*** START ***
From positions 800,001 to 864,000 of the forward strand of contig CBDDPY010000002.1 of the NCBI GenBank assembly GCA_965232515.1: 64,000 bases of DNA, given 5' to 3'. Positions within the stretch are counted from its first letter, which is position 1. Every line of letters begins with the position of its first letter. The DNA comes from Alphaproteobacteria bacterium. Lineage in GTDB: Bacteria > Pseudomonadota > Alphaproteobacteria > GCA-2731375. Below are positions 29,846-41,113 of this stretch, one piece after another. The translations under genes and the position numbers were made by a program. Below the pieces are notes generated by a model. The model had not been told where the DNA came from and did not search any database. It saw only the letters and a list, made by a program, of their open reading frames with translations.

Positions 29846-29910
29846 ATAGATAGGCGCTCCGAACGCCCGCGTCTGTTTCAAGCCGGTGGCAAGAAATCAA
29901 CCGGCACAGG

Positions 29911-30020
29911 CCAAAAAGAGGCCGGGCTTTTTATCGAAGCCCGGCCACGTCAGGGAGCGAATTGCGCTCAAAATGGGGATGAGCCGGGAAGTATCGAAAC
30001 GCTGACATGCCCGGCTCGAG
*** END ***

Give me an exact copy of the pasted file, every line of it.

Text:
From positions 800,001 to 864,000 of the forward strand of contig CBDDPY010000002.1 of the NCBI GenBank assembly GCA_965232515.1: 64,000 bases of DNA, given 5' to 3'. Positions within the stretch are counted from its first letter, which is position 1. Every line of letters begins with the position of its first letter. The DNA comes from Alphaproteobacteria bacterium. Lineage in GTDB: Bacteria > Pseudomonadota > Alphaproteobacteria > GCA-2731375. Below are positions 29,846-41,113 of this stretch, one piece after another. The translations under genes and the position numbers were made by a program. Below the pieces are notes generated by a model. The model had not been told where the DNA came from and did not search any database. It saw only the letters and a list, made by a program, of their open reading frames with translations.

Positions 29846-29910
29846 ATAGATAGGCGCTCCGAACGCCCGCGTCTGTTTCAAGCCGGTGGCAAGAAATCAA
29901 CCGGCACAGG

Positions 29911-30020
29911 CCAAAAAGAGGCCGGGCTTTTTATCGAAGCCCGGCCACGTCAGGGAGCGAATTGCGCTCAAAATGGGGATGAGCCGGGAAGTATCGAAAC
30001 GCTGACATGCCCGGCTCGAG